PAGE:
1/15/65 – A federal grand jury indicted 18 persons in connection with the June 1964 slaying of three civil rights workers in Mississippi; all but one had previously been arrested–and then released–in the same case.
1/20/65 – Thousands of spectators gathered at the Capitol in near-freezing temperatures to watch Lyndon B. Johnson being sworn in for his first full term as president and to hear his Inaugural Address, with its theme of justice, liberty, and unity.
1/24/65 – Sir Winston Churchill, 90, Britain’s World War II prime minister, died following a stroke.
1/26/65 – Iran’s Premier Hassan Ali Mansour, 41, died as a result of two shots fired by an assassin on January 21.
2/3/65 – The arrest of over 1,000 Negro schoolchildren in Selma, Ala., and in the nearby town of Marion brought to over 2,600 the number of arrests in the Selma area since the start of the Rev. Dr. Martin Luther King Jr.’s nonviolent Negro voter registration drive in Dallas County.
2/6/65 – In Atlanta, Ga., segregationist Lester G. Maddox ended months of litigation by reluctantly agreeing to comply with a federal court order to admit Negroes to his cafeteria.
2/10/65 – In Selma, Ala., sheriff James G. Clark and a group of deputies carrying nightsticks and electric cattle prods led 165 youthful Negro demonstrators on a 2.3-mile forced march into the Dallas County countryside.
2/19/65 – A proposed constitutional amendment providing for procedures in the event of presidential disability was unanimously approved by the U.S. Senate. Under the amendment, a vice-president who had succeeded to the presidency could nominate a new vice-president, subject to congressional confirmation.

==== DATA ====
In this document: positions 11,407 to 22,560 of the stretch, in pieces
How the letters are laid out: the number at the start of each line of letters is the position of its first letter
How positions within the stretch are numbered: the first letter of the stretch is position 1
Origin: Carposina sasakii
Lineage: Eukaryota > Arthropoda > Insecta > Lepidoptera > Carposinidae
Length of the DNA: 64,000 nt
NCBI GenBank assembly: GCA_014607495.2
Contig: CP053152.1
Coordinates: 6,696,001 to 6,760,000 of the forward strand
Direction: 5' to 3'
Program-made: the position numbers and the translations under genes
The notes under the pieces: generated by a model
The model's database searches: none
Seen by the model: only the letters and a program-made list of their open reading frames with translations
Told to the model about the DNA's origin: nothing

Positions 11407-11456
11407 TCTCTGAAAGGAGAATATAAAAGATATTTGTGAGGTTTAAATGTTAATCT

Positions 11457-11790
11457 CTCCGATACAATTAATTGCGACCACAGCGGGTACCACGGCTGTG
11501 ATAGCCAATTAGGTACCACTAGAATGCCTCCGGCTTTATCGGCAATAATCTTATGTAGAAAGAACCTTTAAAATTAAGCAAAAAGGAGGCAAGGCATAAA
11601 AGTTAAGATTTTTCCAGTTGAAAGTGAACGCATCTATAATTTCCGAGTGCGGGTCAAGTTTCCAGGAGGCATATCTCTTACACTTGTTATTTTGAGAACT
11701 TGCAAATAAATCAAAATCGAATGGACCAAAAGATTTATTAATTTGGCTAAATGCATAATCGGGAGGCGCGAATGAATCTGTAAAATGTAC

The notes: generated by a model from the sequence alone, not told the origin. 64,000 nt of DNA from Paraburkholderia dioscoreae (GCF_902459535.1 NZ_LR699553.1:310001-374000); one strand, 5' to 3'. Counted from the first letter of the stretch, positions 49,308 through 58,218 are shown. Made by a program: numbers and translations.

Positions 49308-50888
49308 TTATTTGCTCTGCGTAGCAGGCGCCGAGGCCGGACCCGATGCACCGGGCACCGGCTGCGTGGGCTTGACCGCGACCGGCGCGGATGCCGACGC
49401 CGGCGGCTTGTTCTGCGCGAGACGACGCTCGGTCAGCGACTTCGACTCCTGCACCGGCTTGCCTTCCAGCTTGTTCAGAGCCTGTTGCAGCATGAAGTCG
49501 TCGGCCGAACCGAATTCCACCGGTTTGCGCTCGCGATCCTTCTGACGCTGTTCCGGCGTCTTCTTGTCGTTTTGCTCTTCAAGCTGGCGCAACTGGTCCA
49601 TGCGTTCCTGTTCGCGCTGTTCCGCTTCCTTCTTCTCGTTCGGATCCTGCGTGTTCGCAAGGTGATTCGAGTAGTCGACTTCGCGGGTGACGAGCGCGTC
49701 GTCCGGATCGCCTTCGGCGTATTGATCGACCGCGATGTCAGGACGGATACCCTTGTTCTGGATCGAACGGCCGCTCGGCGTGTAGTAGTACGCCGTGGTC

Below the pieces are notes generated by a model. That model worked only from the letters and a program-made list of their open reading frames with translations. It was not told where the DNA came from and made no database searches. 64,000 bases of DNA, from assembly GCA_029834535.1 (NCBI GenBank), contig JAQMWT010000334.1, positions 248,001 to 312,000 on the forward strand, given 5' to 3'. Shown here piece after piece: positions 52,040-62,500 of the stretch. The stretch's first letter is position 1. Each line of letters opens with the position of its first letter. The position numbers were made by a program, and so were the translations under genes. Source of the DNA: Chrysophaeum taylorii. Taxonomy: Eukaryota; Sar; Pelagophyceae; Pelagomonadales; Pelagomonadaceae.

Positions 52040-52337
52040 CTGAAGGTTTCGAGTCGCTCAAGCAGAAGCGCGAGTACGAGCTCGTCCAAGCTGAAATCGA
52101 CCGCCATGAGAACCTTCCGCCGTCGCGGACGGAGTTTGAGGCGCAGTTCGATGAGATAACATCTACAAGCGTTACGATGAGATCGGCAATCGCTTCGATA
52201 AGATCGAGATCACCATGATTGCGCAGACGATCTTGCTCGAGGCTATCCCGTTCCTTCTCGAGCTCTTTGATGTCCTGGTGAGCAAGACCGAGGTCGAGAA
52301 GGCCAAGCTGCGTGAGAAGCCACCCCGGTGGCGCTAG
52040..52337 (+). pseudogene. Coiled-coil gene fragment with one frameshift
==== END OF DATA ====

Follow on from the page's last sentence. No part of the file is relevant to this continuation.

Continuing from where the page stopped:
2/21/65 – Malcolm X, 39-year-old leader of the militant Black Nationalist movement, was shot to death while addressing a rally of his followers in New York City.
3/5/65 – In Indianola, Miss., a major stronghold of segregation, a freedom school and library containing 2,000 volumes burned to the ground.
3/7/65 – More than 60 Negroes were injured when Alabama state troopers and a handful of volunteers from the Dallas County sheriff’s office, authorized by Governor George Wallace to prevent a protest march from Selma to Montgomery, broke up a Negro demonstration with nightsticks, whips, and tear gas.
3/9/65 – Following a federal court order banning a protest march from Selma to Montgomery, 1,500 Negro and white civil rights marchers, led by the Rev. Dr. Martin Luther King, Jr., were peaceably halted by Alabama state troopers one mile outside of Selma. Thousands of Negroes and whites in major cities across the U.S. demonstrated to show sympathy for the twice-attempted voter registration march.
3/10/65 – President Johnson submitted to Congress a $10 million plan to establish a National Foundation on the Arts and Humanities which would provide direct federal aid to creative artists for the first time since the New Deal of the 1930’s.